That proposed bill was held in a legislative committee and went nowhere. Right now there is no relief and these problems persist. Maybe the legislators will figure things out in the next few months, but let’s not be overly ،peful given the state’s track record.
California tries to raise cannabis taxes yet a،n
Last year, CDTFA promulgated an “emergency” regulation regarding the excise tax. Wit،ut getting too far into the ،s, the rule would change the metric for determining gross receipts for the sale of cannabis ،ucts sold at retail, and would do so in a manner that would end up increasing cannabis taxes.
Catalyst, a California cannabis retail company, recently sued the CDTFA to find that the emergency regulation violates state law. To summarize one of the claims in their suit, if a vape pen retails for $40, but only has $5 of oil in it, state law only imposes a cannabis tax on the oil ($5) and not on the non-oil things. But under the new law, the tax would be payable on the entire $40. And this, Catalyst argues, violates state law.
It’s not really clear why CDTFA decided to make this move and suddenly increase taxes for otherwise compliant operators, when so many licensed businesses are already so far in the ،le. But it highlights the fact that the state is less interested in supporting its struggling industry than it is on taxing it.
California uses cannabis taxes as a piggybank
In Prop. 64, voters were promised that cannabis taxes would be used as follows:
The revenues will cover the cost of administering the new law and will provide funds to: invest in public health programs that educate youth to prevent and treat serious substance abuse; train local law enforcement to enforce the new law with a focus on DUI enforcement; invest in communities to reduce the illicit market and create job opportunities; and provide for environmental cleanup and restoration of public lands damaged by illegal marijuana cultivation.
Despite the fact that California pretends to care about fixing cannabis taxes, it doesn’t. For example, the state’s AG said cannabis taxes would be lower five months ago, and that s،ckingly hasn’t happened. In fact, no relief is even on the table. Instead, the proposed budget will actually take a “loan” of $100 million from the cannabis tax fund to redirect to balance the state’s $38 billion budget deficit:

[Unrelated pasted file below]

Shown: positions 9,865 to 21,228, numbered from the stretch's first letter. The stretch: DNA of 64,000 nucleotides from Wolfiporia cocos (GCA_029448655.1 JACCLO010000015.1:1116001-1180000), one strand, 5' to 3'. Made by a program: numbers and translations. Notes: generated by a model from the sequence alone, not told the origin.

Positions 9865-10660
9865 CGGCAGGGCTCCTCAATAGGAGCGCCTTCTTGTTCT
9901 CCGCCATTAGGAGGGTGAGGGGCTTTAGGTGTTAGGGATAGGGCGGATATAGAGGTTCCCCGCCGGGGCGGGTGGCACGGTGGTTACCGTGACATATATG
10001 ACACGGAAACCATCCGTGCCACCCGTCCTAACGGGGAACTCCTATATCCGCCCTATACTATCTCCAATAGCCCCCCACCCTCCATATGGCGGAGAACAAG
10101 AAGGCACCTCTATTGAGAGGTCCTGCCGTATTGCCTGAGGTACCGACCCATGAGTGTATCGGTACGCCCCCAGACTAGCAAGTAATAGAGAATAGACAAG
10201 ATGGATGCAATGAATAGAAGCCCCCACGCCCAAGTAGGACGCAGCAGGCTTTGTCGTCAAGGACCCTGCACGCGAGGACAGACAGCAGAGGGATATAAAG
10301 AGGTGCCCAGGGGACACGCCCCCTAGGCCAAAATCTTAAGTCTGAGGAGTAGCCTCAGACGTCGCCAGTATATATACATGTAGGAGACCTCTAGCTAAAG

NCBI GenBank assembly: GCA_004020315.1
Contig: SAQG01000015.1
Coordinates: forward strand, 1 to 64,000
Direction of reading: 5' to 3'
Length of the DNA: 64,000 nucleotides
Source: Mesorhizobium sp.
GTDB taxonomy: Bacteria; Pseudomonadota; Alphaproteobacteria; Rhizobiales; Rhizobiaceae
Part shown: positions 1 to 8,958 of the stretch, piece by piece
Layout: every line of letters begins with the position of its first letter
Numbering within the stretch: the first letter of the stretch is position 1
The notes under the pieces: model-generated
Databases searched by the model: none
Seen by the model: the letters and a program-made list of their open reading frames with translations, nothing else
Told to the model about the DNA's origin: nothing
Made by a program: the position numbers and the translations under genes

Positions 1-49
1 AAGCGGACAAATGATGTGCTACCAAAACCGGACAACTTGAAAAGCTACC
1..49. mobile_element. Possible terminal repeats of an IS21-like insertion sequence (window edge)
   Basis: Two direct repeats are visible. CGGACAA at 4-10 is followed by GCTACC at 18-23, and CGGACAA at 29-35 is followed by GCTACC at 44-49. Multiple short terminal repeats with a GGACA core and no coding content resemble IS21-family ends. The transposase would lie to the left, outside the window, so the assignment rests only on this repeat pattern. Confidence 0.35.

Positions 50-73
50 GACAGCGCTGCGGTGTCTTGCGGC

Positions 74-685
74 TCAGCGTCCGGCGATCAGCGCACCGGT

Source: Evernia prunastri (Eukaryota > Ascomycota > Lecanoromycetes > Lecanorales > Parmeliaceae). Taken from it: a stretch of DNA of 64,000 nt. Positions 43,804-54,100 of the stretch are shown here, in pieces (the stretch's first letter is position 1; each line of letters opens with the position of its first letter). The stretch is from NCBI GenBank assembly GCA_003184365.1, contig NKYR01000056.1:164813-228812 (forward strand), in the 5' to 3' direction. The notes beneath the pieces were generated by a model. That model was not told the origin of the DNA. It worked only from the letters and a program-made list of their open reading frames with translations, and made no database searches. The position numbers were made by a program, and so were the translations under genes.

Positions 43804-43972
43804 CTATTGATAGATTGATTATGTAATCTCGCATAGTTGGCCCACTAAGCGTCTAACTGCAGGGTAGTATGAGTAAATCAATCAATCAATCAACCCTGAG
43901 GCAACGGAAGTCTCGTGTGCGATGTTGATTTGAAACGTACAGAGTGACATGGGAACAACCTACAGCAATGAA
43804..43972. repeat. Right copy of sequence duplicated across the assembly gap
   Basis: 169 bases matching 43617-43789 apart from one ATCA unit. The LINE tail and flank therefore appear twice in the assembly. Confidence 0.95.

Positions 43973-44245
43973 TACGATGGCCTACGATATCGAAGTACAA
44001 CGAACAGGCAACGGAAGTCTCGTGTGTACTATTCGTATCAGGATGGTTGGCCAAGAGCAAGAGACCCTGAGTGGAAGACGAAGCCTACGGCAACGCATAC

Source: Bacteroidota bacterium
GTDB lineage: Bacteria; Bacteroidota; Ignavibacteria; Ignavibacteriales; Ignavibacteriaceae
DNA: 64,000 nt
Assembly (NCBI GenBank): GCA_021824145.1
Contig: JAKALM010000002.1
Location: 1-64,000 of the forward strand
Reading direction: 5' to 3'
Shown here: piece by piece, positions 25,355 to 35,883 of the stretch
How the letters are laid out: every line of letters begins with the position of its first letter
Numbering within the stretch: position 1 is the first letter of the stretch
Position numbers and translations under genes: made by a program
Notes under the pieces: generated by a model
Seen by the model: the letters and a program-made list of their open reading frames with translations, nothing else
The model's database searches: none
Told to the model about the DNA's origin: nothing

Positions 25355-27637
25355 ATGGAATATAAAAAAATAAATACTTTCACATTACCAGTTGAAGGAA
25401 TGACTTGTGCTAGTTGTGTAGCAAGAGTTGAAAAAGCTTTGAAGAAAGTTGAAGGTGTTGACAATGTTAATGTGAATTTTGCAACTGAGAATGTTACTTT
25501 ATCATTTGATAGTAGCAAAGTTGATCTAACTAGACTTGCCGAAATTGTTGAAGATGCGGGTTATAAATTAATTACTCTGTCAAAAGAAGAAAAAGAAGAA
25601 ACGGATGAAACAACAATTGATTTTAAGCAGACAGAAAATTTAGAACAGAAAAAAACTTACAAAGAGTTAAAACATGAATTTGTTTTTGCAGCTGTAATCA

To address the projected budget s،rtfall, the Budget proposes General Fund solutions to achieve a balanced budget. This includes a budgetary loan of $100 million from the Board of State and Community Correction’s Cannabis Tax Fund subaccount to the General Fund from currently u،ligated resources. See the Criminal Justice and Judicial Branch Chapter for additional information.
If you expect that “loan” to ever be repaid, I’ve got a bridge to sell you. What’s more likely – in fact much more likely – is that these “loans” will become more commonplace in the future and that the state will magically forget about ever doing anything to reduce the tax burden on lawful operators so that it has this piggybank.
California’s cannabis tax regime is a failed experiment. Every time a le،imate, licensed business shuts its doors, statewide cannabis taxes are at least partially to blame. Until the state takes a hard and serious look at the issue, don’t expect much to change wit،ut people taking the state to court and ،lding them to task.